The bill in the Indiana Senate addresses the problem some are calling “credit creep” – that some degrees require more credit hours than necessary to graduate. The bill would allow the Indiana Commission for Higher Education to dictate how many credit hours college and university students would need to graduate.
Rep. Rhonda Rhoads’ (R-Corydon) legislation sets the standard number of hours for an associate’s degree at 60 and the number of hours for a bachelor’s degree at 120. All public colleges and universities would then have to justify to the Commission for Higher Education why a degree needs more hours.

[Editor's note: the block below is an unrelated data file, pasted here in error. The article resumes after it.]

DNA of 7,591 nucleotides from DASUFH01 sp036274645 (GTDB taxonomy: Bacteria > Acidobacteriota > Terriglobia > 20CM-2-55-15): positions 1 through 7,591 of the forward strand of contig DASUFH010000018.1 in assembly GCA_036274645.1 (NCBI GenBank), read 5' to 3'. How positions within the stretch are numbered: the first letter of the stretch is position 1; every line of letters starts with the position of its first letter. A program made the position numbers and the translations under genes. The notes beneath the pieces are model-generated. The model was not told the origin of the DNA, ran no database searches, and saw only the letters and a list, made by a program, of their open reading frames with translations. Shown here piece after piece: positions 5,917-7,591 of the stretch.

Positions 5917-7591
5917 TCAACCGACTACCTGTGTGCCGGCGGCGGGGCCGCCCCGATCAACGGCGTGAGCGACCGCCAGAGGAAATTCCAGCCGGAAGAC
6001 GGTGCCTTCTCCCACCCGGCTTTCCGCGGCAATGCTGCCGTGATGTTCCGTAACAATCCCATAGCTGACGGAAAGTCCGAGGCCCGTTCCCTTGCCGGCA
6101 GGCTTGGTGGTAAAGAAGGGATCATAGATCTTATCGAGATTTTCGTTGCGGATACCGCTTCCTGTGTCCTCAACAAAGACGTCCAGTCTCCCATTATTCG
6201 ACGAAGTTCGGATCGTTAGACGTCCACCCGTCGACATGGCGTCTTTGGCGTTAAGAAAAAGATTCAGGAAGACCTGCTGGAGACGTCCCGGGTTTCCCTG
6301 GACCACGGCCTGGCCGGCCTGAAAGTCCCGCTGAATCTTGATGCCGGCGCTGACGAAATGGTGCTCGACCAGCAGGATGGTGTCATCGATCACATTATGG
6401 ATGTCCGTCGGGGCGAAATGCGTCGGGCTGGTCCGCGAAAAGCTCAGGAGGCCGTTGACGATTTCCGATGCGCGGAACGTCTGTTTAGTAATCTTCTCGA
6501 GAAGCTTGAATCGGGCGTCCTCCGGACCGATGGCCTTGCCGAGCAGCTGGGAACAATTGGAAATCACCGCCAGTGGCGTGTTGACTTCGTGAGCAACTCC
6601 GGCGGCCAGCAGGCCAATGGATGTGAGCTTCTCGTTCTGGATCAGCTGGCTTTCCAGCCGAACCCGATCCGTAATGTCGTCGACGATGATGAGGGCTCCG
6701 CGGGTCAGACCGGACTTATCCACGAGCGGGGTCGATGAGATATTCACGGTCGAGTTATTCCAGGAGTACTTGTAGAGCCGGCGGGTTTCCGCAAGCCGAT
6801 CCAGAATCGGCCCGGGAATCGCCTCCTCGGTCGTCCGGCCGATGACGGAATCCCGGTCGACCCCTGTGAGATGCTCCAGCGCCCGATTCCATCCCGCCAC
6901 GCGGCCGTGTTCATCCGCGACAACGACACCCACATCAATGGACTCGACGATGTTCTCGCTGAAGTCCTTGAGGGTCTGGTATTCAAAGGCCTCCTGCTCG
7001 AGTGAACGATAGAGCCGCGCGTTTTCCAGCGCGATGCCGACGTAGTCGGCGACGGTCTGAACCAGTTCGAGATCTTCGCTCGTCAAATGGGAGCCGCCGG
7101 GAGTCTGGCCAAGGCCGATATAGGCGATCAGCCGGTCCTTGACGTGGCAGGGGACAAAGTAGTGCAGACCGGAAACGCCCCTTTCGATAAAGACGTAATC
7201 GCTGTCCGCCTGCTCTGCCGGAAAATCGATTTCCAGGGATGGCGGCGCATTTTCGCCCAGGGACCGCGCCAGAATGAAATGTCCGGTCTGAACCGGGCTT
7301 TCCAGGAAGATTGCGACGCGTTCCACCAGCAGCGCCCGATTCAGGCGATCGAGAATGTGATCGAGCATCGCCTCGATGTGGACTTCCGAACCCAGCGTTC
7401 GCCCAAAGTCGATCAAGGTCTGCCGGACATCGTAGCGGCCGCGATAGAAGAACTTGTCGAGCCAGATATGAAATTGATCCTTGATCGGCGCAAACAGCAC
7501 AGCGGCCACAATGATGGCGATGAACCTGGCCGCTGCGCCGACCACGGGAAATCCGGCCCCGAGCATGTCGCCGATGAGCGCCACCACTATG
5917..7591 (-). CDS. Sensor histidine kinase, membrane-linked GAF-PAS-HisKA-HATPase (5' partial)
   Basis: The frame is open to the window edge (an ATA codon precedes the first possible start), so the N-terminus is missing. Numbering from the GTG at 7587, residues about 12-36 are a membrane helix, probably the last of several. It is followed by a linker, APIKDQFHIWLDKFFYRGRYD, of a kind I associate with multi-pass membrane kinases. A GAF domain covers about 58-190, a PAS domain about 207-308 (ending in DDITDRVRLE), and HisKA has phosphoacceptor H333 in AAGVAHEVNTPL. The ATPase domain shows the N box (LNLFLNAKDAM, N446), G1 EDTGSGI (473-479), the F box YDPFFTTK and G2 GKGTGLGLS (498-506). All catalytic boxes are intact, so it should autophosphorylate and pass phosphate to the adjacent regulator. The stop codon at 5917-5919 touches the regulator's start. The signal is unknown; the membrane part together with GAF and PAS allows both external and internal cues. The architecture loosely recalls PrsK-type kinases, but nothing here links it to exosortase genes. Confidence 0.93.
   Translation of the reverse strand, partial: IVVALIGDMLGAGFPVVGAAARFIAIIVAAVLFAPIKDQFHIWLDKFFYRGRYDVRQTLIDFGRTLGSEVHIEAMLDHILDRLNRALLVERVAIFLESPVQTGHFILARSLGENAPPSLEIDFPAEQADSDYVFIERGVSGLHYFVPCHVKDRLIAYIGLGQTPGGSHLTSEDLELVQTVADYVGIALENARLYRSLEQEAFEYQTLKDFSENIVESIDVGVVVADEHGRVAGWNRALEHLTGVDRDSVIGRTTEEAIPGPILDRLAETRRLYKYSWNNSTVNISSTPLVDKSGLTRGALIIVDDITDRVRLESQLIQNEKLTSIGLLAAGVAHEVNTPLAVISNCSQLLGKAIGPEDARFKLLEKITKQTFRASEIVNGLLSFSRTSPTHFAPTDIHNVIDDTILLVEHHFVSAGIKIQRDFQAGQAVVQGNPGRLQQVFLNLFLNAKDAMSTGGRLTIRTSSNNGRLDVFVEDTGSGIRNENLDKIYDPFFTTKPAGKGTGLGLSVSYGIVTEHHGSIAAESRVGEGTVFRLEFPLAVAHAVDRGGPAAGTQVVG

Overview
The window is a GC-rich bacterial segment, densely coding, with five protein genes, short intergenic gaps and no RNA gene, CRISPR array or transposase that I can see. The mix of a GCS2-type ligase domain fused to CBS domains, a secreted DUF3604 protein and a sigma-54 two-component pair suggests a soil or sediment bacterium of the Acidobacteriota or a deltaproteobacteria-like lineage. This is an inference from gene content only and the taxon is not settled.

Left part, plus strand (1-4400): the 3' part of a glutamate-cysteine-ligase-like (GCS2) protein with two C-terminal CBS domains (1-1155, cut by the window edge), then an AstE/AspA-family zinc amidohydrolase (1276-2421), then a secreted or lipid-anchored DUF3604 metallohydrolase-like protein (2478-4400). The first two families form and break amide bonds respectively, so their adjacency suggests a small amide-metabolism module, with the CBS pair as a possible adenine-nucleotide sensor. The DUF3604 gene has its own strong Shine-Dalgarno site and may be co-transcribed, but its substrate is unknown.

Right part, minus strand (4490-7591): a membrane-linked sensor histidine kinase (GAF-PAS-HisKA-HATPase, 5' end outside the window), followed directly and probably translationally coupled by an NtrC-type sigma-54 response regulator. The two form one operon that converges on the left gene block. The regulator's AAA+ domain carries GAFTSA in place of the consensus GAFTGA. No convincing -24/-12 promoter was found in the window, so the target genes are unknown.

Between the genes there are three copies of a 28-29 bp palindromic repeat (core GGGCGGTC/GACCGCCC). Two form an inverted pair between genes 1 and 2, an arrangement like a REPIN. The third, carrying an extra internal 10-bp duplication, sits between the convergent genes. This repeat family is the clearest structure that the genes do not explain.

Still, Rhoads says she understands some degree programs will reasonably need more than 60 or 120 hours.
“For the most part, there are many they shouldn’t require that much,” she says. “We bring that down, it brings the cost down.”
But Sen. Tim Skinner (D-Terre Haute) says he is concerned about the authority being given to the Commission for Higher Education, noting its role has typically been advisory.
“I think we’re getting into territory that may pose some problems, I think, for students and the schools,” Skinner says.
Skinner says the Commission could present recommendations but should leave the ultimate decisions to the schools.